Before taking a holiday, you look forward to relaxation, beautiful landscapes, and fond memories to take back home. However, there are times when your amazing trip is tainted due to one bad experience. More often than not, this bad experience is a scam. While travelling in Asia is a wonderful idea, you need to be aware of the ways in which notorious scammers can ruin your vacation and leave a bad taste at the end of the trip. Once you know their tricks, you will also know how to avoid them. So, read on.
Jet ski scam – Thailand
If you are looking forward to enjoying watersports on your next trip to Thailand, think again. If you hire a jet ski on a Thai beach, especially in Phuket or Pattaya, there are chances you will fall prey to scammers. The moment you come back to the beach after the half-hour jet ski session you rented it for, the owner will find damages such as cracks on the jet ski and ask you to pay a huge compensation (in some cases over S$1,000-S$1,500). If you try to involve the police in this, you will be shocked to know that they will also ask you to pay a lower amount and settle the case (more often than not, they are involved in this scam too). Awful, right?
How to avoid it: Simple, do not hire a jet ski. If you really want to, take many detailed photos of it before you use it.
Fake orphanages – Cambodia
Extracting money by cheating is one thing but extracting money by taking disadvantage of kindness is another. Welcome to Siem Reap – the centre of the thriving orphanage business. Yes, business. Seeing sad children might melt your heart and lead you to donate money for them in one of the many orphanages in Cambodia. However, the truth is that these kids are not orphans – most of them have been sent to the so-called orphanage by their parents as they were promised a better life. They are even taught how to talk to tourists to attract sympathy and hence donations. Sadly, your charity does not reach or help them most of the time. The worst part of this scam is children being treated as commodities to attract donations.
How to avoid it: Do not encourage these fake NGOs – rigorously research orphanages and their credentials before making any donations.
Broken meter drama – India
This one is common and thankfully easy to dodge. If you are a foreigner trying to take a taxi or auto rickshaw in some of the metro cities, it is quite possible that drivers will say their meter just broke down! This is definitely fake and an excuse to rip you off. Now it’s important to know that driving public transport with a broken or faulty meter is illegal in India. So, the next time you come across something like this, just tell them you will report to the police and see how the meter starts functioning magically. Ta-da!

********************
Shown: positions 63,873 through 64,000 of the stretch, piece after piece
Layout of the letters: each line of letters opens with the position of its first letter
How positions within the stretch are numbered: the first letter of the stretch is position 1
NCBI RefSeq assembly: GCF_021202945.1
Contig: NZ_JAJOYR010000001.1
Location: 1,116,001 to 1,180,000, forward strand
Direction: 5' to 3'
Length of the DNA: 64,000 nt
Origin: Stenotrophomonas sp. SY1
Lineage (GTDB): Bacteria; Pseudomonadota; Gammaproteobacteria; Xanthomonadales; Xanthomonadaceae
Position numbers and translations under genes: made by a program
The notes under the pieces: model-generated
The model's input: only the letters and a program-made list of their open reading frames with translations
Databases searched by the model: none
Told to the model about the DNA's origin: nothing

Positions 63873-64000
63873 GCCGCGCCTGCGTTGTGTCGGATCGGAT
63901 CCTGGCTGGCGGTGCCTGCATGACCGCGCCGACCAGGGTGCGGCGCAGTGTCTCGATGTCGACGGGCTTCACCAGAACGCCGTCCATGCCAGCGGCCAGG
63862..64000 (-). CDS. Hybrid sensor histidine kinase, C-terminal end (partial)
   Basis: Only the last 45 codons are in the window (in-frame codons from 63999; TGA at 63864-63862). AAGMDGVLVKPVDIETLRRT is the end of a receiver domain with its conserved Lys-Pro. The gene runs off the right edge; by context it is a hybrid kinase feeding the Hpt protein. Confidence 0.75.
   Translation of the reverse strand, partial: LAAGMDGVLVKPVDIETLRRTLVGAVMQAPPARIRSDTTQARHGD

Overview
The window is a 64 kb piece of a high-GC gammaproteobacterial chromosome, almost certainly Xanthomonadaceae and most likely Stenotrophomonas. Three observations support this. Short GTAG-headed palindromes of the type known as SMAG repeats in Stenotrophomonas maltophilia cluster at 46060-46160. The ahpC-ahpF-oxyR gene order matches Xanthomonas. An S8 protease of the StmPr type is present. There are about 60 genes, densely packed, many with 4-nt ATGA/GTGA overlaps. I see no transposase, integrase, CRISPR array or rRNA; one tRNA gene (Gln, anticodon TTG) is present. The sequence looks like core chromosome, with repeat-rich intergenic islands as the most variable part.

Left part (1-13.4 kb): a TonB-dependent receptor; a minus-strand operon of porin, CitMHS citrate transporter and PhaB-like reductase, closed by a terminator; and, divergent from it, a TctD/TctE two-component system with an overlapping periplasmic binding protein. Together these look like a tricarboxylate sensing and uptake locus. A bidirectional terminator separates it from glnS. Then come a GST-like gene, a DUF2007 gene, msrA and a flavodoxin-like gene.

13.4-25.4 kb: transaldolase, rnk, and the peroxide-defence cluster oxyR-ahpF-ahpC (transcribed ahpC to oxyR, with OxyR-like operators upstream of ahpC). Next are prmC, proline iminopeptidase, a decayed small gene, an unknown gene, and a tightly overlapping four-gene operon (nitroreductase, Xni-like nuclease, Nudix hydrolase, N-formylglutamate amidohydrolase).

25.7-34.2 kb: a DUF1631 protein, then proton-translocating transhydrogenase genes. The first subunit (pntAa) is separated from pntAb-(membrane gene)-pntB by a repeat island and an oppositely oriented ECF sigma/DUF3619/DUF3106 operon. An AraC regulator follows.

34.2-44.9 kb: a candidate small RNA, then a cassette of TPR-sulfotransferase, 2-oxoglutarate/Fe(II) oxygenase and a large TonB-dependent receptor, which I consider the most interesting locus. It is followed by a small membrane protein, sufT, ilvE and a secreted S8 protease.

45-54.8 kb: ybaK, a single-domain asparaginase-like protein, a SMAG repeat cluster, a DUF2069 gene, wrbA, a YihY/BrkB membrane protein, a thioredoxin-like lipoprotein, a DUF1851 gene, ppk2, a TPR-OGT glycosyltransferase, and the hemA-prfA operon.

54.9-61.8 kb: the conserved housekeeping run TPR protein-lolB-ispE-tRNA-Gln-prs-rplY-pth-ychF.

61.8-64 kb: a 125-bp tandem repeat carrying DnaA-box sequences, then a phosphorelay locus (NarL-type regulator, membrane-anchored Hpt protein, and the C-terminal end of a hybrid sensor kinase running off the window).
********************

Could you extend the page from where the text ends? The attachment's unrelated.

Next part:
How to avoid it: Like we said, inform or threaten to inform the police. Also, beware of the fake route scam where the driver will take you for a ride (literally) to finally drop you at your location which wasn’t so far after all. The safest way is to travel with the help of the Google Maps app on your phone so you know you are going the right way. Taking cabs can also help since they tend to have a more transparent payment system.
Counterfeit notes scam – China
This scam is common across China. If you are a first-time traveller, chances are you will not be able to spot a fake note from a real one. The scam revolves around notes in the denominations of 50 and 100 mainly. If you escape receiving fake notes, there are chances that you will end up being accused of giving a fake note. If you are buying something from a local vendor and give ¥100, he will smartly exchange that for the fake one he has and blame you for giving him fake currency. While the Chinese government is trying hard to curb the use of counterfeit notes, they are still prevalent.
How to avoid it: Try to exchange money only at official places. Also, carry notes of lower denominations; this way you can pay the exact change and do not need to receive any back.
Prison restaurant scam – Vietnam
This is a rather uncommon but a very dangerous scam. In this scam, if you have booked a tour while vacationing in Vietnam and are being transported by a bus, you will be stopped for refreshments at a restaurant. Once you, along with the other tourists, enter the restaurant, the doors will be locked and you will be forced to buy or consume items at exorbitant prices. If there is any resistance, the bouncers present there will make sure you oblige.
How to avoid it: Book only reputed tours and do not get into anything that looks remotely fishy.
Phew! Those were some scary scams. While these are the big scams that many tourists are unaware of, we suggest that you also stay careful while using your credit cards overseas. Across countries, keep the credit card usage limited to just reputed restaurants and hotels.
Suggested reading: Warning: Don’t Pay in Singapore Dollars When Shopping Overseas
Singapore is known to be really safe for tourist. That said, if you live here, there are some scams you’d better be aware of. These include the Inland Revenue Authority of Singapore (IRAS) email scam which brings a virus with it, and the DHL scam where they will fake that there is an illegal parcel on your name.
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